[{'mt_keywords': 'Storage in 2010, Storage, Twitter', 'permaLink': 'http://itknowledgeexchange.techtarget.com/IT-watch-blog/cream-of-the-twitter-crop-storage-edition/', 'wp_slug': 'cream-of-the-twitter-crop-storage-edition', 'description': '<a href="http://http.cdnlayer.com/itke/blogs.dir/141/files/2010/06/follow.jpg"><img class="alignright size-medium wp-image-1148" style="margin: 4px" src="http://http.cdnlayer.com/itke/blogs.dir/141/files/2010/06/follow.jpg" alt="" width="279" height="157" /></a>Here they are, this month\'s specialized top 10 Twitter accounts. From IT pros with impressive storage insight to the industry greats sending out updates on their company\'s innovations, check out these folks on Twitter for daily bites of what you need to know about storage.\n<ul>\n\t<li><a href="http://twitter.com/3parfarley" target="_blank">3parfarley</a>: Marc Farley, the blogger behind StorageRap, sends out bite-sized bits of storage info. He\'s also one of <a title="Marc Farley" href="http://searchstorage.techtarget.com/expert/KnowledgebaseBio/0,289623,sid5_cid382505,00.html" target="_blank">SearchStorage.com\'s experts</a>.</li>\n\t<li><a href="http://twitter.com/storagenerve" target="_blank">StorageNerve</a>: Devang Panchigar is in the storage/virtualization/computer industry; he blogs over at StorageNerve and Gestalt IT.</li>\n\t<li><a href="http://twitter.com/skenniston" target="_blank">skenniston</a>: Follow the Storage Alchemist himself.</li>\n\t<li><a href="http://twitter.com/storageanarchy" target="_blank">StorageAnarchy</a>: From the blogger behind Storage Anarchy, get some storage rebel yells in 140 characters or less.</li><li>', 'title': 'Cream of the Twitter Crop: Storage Edition', 'post_status': 'publish', 'date_created_gmt': <DateTime '20100601T19:27:17' at 2853530>, 'mt_excerpt': '', 'userid': '288', 'dateCreated': <DateTime '20100601T14:27:17' at 28533a0>, 'custom_fields': [{'value': '', 'id': '1317', 'key': 'brightcove_code'}, {'value': 'http://bit.ly/d0Rywl', 'id': '1403', 'key': 'topsy_short_url'}, {'value': '1', 'id': '1319', 'key': '_edit_last'}, {'value': '1275511812', 'id': '1318', 'key': '_edit_lock'}, {'value': 'http://itknowledgeexchange.techtarget.com/IT-watch-blog/cream-of-the-twitter-crop-storage-edition/', 'id': '1402', 'key': '_topsy_long_url'}], 'wp_author_display_name': 'Melanie Yarbrough', 'link': 'http://itknowledgeexchange.techtarget.com/IT-watch-blog/cream-of-the-twitter-crop-storage-edition/', 'mt_text_more': u'<a href="http://twitter.com/storagetexan" target="_blank">StorageTexan</a>: He\'s got 15 years in the IT industry, 10 of them spent - proudly - as a storage geek.</li>\n\t<li><a href="http://twitter.com/storage_wonk" target="_blank">Storage_Wonk</a>: Xiotech\'s principle architect blogs over at Storage Wonk.</li>\n\t<li><a href="http://twitter.com/storageio" target="_blank">storageio</a>: Greg Schulz is an independent IT advisor and consultant, and he blogs over at the Storageio blog.</li>\n\t<li><a href="http://twitter.com/saveonstorage" target="_blank">SaveOnStorage</a>: If you\'re looking to lower your TCO, check out Hitachi Data Systems\' Twitter account dedicated to just that with sustainable storage investments. Vendor(ish).</li>\n\t<li><a href="http://twitter.com/seagate" target="_blank">Seagate</a>: The "world leader" in storage devices. Vendor(ish).</li>\n\t<li><a href="http://twitter.com/compellent" target="_blank">Compellent</a>: Compellent\'s official Twitter for all things enterprise storage. Vendor(ish).</li>\n</ul>\nAnd there\'s always us. <a href="http://twitter.com/itke" target="_blank">Follow ITKE on Twitter</a> for updates on the IT community and industry. Did we miss someone? Let me know at <a href="mailto:Melanie@itknowledgeexchange.com" target="_blank">Melanie@ITKnowledgeExchange.com</a> or at the <a href="http://itknowledgeexchange.techtarget.com/itanswers/" target="_blank">ITKE Community Forum</a>.\n\n<em>Melanie Yarbrough is the assistant community editor at\xa0<a title="http://ITKnowledgeExchange." href="http://itknowledgeexchange.com/" target="_blank">ITKnowledgeExchange.com</a>. Follow her on <a href="http://twitter.com/myarbrough" target="_blank">Twitter </a>or send her an email at <a href="mailto:melanie@itknowledgeexchange.com" target="_blank">Melanie@ITKnowledgeExchange.com</a>.</em>', 'mt_allow_comments': 1, 'wp_password': '', 'postid': '1061', 'wp_author_id': '288', 'categories': ['Storage in 2010', 'Storage', 'Twitter'], 'mt_allow_pings': 1}]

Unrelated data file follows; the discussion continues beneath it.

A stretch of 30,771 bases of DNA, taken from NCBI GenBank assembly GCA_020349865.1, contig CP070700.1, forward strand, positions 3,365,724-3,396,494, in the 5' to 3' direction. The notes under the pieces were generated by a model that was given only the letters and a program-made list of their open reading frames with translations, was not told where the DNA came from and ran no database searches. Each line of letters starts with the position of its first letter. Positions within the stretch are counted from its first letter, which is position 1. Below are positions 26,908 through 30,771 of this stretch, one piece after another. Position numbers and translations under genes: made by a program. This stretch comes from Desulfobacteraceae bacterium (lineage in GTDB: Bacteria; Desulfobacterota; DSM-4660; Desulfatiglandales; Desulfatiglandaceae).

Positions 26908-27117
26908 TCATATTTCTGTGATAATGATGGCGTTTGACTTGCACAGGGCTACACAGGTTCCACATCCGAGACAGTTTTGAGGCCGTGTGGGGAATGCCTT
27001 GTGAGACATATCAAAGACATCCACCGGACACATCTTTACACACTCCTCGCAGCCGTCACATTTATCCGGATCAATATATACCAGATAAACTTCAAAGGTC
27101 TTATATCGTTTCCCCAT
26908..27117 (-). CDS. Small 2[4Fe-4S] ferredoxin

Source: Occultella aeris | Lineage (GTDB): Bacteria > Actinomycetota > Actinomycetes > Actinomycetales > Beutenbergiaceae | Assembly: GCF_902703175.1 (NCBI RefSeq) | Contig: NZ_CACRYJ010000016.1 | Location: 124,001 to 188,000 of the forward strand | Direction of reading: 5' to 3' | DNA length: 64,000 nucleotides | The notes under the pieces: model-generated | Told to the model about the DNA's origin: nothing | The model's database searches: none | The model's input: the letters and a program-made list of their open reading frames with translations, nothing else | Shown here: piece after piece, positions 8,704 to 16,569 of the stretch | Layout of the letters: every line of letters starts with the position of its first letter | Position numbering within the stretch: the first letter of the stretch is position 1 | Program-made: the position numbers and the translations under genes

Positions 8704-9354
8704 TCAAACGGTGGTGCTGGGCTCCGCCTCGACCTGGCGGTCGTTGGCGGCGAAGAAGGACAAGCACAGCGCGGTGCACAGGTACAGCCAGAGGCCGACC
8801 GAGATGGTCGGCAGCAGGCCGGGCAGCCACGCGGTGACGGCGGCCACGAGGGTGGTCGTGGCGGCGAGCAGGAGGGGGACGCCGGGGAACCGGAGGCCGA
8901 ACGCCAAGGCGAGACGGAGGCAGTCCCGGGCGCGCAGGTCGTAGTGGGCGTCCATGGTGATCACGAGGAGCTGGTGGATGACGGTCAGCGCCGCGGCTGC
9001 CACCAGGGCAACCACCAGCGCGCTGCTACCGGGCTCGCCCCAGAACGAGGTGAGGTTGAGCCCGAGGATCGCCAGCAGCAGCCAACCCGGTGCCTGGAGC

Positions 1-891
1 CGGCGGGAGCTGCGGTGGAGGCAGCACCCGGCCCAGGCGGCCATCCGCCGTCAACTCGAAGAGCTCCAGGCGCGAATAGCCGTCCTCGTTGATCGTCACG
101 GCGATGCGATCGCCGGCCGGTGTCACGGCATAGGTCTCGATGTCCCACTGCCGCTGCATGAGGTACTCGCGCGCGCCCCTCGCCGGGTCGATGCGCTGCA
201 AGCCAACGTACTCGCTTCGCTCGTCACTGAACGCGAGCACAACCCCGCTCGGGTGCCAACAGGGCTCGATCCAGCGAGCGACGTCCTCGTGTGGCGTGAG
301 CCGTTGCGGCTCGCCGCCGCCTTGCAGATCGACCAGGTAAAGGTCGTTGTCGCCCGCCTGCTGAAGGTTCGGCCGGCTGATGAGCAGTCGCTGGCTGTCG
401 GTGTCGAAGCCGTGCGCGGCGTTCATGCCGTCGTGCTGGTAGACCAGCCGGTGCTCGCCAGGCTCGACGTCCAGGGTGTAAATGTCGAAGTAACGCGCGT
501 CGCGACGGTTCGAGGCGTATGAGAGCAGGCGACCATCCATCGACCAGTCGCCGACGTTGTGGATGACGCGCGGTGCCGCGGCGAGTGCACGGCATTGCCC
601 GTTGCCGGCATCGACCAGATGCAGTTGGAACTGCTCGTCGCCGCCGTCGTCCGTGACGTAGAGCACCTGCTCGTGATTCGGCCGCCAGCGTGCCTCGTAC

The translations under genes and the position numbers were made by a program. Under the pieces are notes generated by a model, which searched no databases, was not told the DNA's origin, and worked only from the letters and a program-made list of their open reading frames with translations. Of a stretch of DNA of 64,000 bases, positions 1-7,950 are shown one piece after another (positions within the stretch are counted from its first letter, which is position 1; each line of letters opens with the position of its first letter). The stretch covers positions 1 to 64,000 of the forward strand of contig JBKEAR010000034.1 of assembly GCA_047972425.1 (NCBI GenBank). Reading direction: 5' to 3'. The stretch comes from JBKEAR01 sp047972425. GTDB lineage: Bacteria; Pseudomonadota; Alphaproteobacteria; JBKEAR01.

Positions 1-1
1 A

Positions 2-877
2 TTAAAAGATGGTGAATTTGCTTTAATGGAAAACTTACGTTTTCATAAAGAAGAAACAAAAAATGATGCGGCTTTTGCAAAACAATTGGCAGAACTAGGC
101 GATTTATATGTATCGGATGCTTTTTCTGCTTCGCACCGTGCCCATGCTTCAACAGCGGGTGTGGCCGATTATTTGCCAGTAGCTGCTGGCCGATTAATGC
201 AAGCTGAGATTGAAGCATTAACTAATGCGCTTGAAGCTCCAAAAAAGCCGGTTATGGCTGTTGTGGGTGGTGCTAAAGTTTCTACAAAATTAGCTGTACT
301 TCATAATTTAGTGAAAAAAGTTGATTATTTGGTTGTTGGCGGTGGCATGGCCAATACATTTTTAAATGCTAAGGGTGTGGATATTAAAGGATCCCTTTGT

But how can I just get it to provide that DateTime information?